Purpose of reviewThis review focuses on the emerging body of literature regarding the management of acute respiratory failure in low- and middle-income countries (LMICs). The aim is to abstract management principles that are of relevance across a variety of settings where resources are severely limited.Recent findingsMechanical ventilation is an expensive intervention associated with considerable mortality and a high rate of iatrogenic complications in many LMICs. Recent case series report crude mortality rates for ventilated patients of between 36 and 72%. Measures to avert the need for invasive mechanical ventilation in LMICs are showing promise: bubble continuous positive airway pressure has been demonstrated to decrease mortality in children with acute respiratory failure and trials suggest that noninvasive ventilation can be conducted safely in settings where resources are low.SummaryThe management of patients with acute respiratory failure in LMICs should focus on avoiding intubation where possible, improving the safety of mechanical ventilation and expediting weaning. Future directions should involve the development and trialing of robust and context-appropriate respiratory support technology.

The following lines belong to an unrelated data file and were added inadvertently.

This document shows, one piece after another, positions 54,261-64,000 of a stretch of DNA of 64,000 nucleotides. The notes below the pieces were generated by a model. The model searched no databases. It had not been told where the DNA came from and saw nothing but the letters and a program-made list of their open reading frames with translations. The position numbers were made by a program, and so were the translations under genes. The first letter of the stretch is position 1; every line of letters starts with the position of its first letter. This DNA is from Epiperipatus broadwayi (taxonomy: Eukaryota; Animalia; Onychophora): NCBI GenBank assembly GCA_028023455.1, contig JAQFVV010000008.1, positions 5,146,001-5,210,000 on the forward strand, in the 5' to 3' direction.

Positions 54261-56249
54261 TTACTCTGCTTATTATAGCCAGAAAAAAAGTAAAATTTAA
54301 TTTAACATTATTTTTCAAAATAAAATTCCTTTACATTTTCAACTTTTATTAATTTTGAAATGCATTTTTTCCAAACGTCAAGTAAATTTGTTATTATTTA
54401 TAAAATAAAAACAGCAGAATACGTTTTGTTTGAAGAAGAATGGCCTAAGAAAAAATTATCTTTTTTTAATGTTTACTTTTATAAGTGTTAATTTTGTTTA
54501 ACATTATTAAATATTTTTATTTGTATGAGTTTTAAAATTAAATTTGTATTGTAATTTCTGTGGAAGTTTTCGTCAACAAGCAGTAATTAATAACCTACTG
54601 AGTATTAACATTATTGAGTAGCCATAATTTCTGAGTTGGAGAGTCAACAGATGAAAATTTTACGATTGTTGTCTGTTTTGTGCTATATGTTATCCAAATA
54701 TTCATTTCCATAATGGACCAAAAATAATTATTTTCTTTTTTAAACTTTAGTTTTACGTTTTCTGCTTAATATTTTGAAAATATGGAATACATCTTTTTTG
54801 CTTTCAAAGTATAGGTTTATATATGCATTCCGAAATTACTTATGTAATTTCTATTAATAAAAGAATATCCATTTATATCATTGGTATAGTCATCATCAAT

Current opinion in critical care
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Lao-Oxford-Mahosot Hospital-Wellcome Trust Research Unit (LOMWRU), Mahosot Hospital, Vientiane, Lao People's Democratic Republic.
Humans, Respiratory Distress Syndrome, Adult, Respiratory Insufficiency, Respiration, Artificial, Continuous Positive Airway Pressure, Child, Noninvasive Ventilation